. Paris. The trauma of birth. (1980). Schnitman (Eds. C. The new physics. (1961). The end of science? In D. R. 1811-1822. (1979). 5. P. Torre. He holds a European Certificate in Psychology and Psychotherapy (EuroPsy). (1984). Nature et créativité [Nature and creativity]. & Stengers. J. I. Varela.1037/10240-011 Varela. Only an illusion. I. 35. (1981). Tschacher. D. CT: Praeger. Livingston (Ed.). R. France: Gallimard. culture. (Original work published 1924) Reich. (Original work published 1996) Prigogine. Carfagno. (1967). J. Rof Carballo. VT: Park Street Press. Los Angeles. (1855). Urdimbre afectiva y enfermedad: Introducción a una medicina dialógica [Affective warp and illness: Introduction to a dialogic medicine]. Taylor. Bavelas. Spain. Cresskill. Schrödinger. and the new laws of nature. (Unpublished translation of Connaître —Les sciences cognitives: Tendances et perspectives. Order out of chaos. Dynamics of representational change: Action.). Paths beyond ego. CA: Anma Libri. NY: Farrar. Perna (Eds. J.Prigogine. pp.. (1984a). & Jackson. (1997). Cambridge.. I. Fried Schnitman & J. A..). Character analysis. 21-37). New York. In F. (1988). I.). Dixon. What is life? With mind and matter. (Spanish) Sannella. (with Stengers. The kundalini experience: Psychosis or transcendence (3rd ed. & Scheier.). I. Rio de Janeiro. Cognitive science: A cartography of current ideas. (Spanish) Note 1.. and subjectivity (pp. 1981) (pp. R. by F. 35-64). R. Rochester. The principles of psychology. NJ: Hampton Press. (2nd ed. G. In F. F. In P. McMurrin (Ed. (1997). Argentina: Cepa. NY: Dover.). (Original work published 1944) Sheldrake. France: Editions du Seuil [French]) Walsh. (1967). O. A. D.. where he conducts individual and group psychotherapy as well as a research and training program. Psicodrama (Psychodrama). (1993). 279-294). France: Librairie Arthème Fayard. In S. The end of certainty: Time. CA: Integral. J. UT: University of Utah Press. D. Prigogine. entropy. CA: Tarcher. & Vaughan. Chaos theory in psychology (pp. is a clinical psychologist and Director of Oxígeme. New York. Spain: Labor. W. (French) Rank.). Entre le temps et l’ éternité [Between time and eternity]. Trans. R. A new science of life: The hypothesis of morphic resonance. (Original work published 1994) Prigogine. NY: Norton. & Isenhower. Journal of Experimental Psychology: Human Perception & Performance. Dissipative Processes in Psychology International Journal of Transpersonal Studies 21 . (V. A. & Stengers. UK: Cambridge University Press.). (1988). NY: Basic Books. doi:10. also see Almendro. Saratoga. La Revue de l’AUPELF. 3rd ed. Abraham & A.. Not his real name. 14-16. Paris. NY: Bantam Books. (French) Prigogine. New York. (1975). (1972).. I. D. Masterpasqua & P. (2009). Paris. La nouvelle alliance: Les métamorphoses de la science [The new alliance: The metamorphosis of science]. G. C. Weil. W. D.. Washington.. 2008a). About the Authors Manuel Almendro. Pragmatics of human communication. (1992). New paradigms. Watzlavick. H. chaos. Disorder and order: Proceedings of the Stanford International Symposium (Sept. New York. I. & Stengers. 47-72. NY: Free Press. J. The Tanner lectures on human values (Vol. The psychological meaning of chaos: Translating theory into practice (pp. (1995). Chaos in the triadic theory of psychological competence in the academic setting. Prigogine. E. J. 273-298). Permission has been given by the patient to recount his case history and to use his drawings from therapy sessions. I. G. (1967). & Stengers. Westport. M. Spencer. & cognition. 1989. DC: APA.). B. L. 2002. 4160). (1994). I. NY: Appleton. This case and the accompanying drawings have been previously published (Almendro. 13. a psychotherapy integration centre in Madrid and Barcelona. I. (1984b). New York. New York. Order out of chaos: Man’s new dialogue with nature. Salt Lake City. Complex psychological systems: Synergetics and chaos. (2002). Lower Lake. New York.. P. PhD. I. Straus & Giroux. Stephen. I. (French) Prigogine. Gilgen (Eds. Barcelona. Prigogine. I. F.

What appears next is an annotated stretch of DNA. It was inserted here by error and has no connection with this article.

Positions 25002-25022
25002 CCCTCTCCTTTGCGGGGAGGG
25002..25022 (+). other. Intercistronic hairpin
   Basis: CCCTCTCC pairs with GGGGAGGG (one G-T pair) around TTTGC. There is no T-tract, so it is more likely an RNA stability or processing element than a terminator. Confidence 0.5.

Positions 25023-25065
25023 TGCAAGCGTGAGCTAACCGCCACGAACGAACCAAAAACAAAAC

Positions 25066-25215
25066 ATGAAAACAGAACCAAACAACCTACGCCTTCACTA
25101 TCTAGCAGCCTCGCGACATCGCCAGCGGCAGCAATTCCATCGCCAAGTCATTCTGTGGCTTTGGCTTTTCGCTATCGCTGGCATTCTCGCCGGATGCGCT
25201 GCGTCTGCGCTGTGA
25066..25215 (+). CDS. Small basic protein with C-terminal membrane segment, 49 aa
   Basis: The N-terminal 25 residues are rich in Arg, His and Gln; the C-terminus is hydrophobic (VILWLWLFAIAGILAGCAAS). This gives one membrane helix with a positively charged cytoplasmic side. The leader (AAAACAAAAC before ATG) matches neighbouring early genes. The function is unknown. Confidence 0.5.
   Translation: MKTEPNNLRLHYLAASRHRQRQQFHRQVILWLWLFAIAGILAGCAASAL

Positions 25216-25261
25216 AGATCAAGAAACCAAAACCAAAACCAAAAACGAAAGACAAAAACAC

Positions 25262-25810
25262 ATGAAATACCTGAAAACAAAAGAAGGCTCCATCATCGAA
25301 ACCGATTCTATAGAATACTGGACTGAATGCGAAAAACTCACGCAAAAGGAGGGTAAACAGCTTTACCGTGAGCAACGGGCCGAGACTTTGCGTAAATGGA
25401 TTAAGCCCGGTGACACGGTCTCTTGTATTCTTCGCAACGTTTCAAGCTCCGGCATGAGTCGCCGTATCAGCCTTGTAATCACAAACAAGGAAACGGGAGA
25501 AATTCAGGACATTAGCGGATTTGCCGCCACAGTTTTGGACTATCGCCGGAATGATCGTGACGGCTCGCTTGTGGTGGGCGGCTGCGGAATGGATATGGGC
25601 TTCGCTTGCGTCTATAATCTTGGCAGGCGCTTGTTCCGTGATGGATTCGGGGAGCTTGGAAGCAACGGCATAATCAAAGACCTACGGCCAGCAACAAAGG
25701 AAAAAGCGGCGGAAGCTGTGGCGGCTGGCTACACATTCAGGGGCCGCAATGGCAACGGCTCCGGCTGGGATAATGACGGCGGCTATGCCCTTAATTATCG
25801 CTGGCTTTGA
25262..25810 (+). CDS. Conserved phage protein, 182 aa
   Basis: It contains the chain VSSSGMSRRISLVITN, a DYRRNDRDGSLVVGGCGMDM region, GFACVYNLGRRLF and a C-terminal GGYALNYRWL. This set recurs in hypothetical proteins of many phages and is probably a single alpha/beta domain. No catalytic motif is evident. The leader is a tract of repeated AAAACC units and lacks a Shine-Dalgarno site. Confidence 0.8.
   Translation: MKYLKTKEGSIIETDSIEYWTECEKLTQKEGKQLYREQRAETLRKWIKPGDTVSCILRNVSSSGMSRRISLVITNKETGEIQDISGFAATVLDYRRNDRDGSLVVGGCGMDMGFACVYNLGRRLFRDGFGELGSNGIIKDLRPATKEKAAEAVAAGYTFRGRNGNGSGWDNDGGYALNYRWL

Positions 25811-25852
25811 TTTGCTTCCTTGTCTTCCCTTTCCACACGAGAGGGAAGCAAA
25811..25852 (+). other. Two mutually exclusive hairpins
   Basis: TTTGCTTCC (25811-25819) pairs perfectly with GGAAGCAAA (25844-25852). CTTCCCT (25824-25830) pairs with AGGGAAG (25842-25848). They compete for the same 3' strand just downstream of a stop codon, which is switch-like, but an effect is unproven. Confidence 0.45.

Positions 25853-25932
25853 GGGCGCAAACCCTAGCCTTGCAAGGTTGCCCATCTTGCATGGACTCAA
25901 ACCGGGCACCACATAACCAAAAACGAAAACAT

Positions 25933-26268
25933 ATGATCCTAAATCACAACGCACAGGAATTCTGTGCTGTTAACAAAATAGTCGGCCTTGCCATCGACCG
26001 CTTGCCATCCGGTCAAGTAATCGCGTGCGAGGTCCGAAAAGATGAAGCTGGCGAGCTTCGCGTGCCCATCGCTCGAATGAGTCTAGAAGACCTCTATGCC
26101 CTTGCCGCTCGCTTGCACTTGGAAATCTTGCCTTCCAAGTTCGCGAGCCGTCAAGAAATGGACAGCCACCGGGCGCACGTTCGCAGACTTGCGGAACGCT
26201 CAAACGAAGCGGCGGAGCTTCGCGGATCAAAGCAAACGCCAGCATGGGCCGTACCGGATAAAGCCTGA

Canada. breathwork. In September 2011 she will begin a master’s in the Interdisciplinary Studies Graduate Program at the University of British Columbia. Almendro also lectures and conducts workshops throughout Europe and South America. as well as a seminar in the Peruvian Amazon through the Oxigeme centre in Spain. It is published by Floraglades Foundation. he has worked with the Mazateca of Mexico. including Psicología del Caos [Chaos Psychology]. Based in (search for IJTS). Almendro is the author of a number of articles and books. the Ashaninka and Shipibo-Conibo of the Peruvian Amazon. as well as a number of articles by different authors. Since 1980. He also conducts seminars with Thai master Dhiravamsa combining psychotherapy and Vipassana meditation. Dr. Psicología y Psicoterápia Transpersonal [Transpersonal Psychology and Psychotherapy]. he is on the boards of the International Journal of Transpersonal Studies and the Journal of Transpersonal Research. and Religion and Literature from the University of British Columbia in Vancouver.A member of the European Federation of Psychologists’ Associations (EFPA) and founding President of the Spanish Transpersonal Association (ATRE). Daniella currently works in the Faculty of Medicine at the University of British Columbia while taking classes in counselling psychology. lulu. Almendro’s book Psicología del Caos [Chaos Psychology].org. The journal is available online at Daniella Weber has a joint BA in Religious Studies. Vipassana meditation. transpersonalstudies. E-mail: correo@oxigeme. About the Journal The International Journal of Transpersonal Studies is a peer-reviewed academic journal in print since 1981. Dr. and also in the Zen tradition with Taisen Deshimaru. 22 International Journal of Transpersonal Studies Almendro & Weber . examining the healing and transformative potential of Jewish mystical visionary techniques and experiences. having translated Dr.” She has participated in seminars in Induced Vibration. Since 2006 she has worked as a freelance Spanish-English translator. and serves as the official publication of the International Transpersonal Association. including “Plantas con madre: Plants that teach and guide in the shamanic initiation process in the East-Central Peruvian Amazon. and Chamanismo [Shamanism]. and has introduced innovative psychotherapeutic methods such as Induced Vibration: a body-mind-spirit integration aimed at healing and Consciousness. and in print through www. Correspondence concerning this article should be addressed to Manuel Almendro.